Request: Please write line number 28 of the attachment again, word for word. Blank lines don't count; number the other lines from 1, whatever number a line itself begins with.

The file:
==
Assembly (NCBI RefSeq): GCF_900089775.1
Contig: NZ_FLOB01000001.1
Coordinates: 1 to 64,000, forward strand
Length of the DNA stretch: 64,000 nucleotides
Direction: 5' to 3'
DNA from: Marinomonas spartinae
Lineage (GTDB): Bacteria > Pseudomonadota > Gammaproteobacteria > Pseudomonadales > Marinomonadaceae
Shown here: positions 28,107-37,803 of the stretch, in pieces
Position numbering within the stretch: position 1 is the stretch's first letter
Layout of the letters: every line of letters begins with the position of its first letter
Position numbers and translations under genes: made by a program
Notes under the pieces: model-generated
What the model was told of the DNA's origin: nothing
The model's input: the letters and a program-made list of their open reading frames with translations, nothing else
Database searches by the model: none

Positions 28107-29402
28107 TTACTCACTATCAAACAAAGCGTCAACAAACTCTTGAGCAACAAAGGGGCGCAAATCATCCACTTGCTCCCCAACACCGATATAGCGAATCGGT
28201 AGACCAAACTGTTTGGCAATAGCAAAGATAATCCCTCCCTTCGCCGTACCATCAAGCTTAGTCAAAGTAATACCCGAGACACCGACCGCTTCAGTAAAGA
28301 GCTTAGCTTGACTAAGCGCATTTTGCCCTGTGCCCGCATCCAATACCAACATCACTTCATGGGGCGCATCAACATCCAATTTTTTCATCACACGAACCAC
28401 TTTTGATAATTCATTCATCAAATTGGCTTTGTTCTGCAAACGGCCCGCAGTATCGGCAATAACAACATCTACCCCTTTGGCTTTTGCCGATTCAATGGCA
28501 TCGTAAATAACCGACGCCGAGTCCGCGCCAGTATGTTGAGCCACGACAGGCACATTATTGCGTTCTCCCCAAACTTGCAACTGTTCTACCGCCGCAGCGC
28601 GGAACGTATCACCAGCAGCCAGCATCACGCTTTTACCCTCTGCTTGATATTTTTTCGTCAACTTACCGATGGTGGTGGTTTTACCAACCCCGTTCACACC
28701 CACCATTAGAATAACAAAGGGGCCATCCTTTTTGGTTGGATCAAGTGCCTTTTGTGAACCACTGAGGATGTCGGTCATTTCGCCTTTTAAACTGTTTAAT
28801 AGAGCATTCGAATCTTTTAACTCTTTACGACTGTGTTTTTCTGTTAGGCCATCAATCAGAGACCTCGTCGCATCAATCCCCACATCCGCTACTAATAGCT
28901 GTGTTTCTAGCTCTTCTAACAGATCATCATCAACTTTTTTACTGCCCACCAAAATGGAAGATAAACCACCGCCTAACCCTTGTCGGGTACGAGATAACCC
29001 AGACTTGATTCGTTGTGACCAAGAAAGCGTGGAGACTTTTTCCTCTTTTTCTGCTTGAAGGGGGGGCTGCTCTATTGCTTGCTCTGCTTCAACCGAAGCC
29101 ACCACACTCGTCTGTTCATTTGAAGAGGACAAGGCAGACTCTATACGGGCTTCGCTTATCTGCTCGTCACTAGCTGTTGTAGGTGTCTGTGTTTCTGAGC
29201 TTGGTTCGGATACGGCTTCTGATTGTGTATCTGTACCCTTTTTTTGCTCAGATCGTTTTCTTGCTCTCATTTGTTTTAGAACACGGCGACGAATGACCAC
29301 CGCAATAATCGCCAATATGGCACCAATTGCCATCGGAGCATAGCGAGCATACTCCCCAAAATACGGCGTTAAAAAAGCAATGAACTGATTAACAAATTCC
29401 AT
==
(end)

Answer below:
29201 TTGGTTCGGATACGGCTTCTGATTGTGTATCTGTACCCTTTTTTTGCTCAGATCGTTTTCTTGCTCTCATTTGTTTTAGAACACGGCGACGAATGACCAC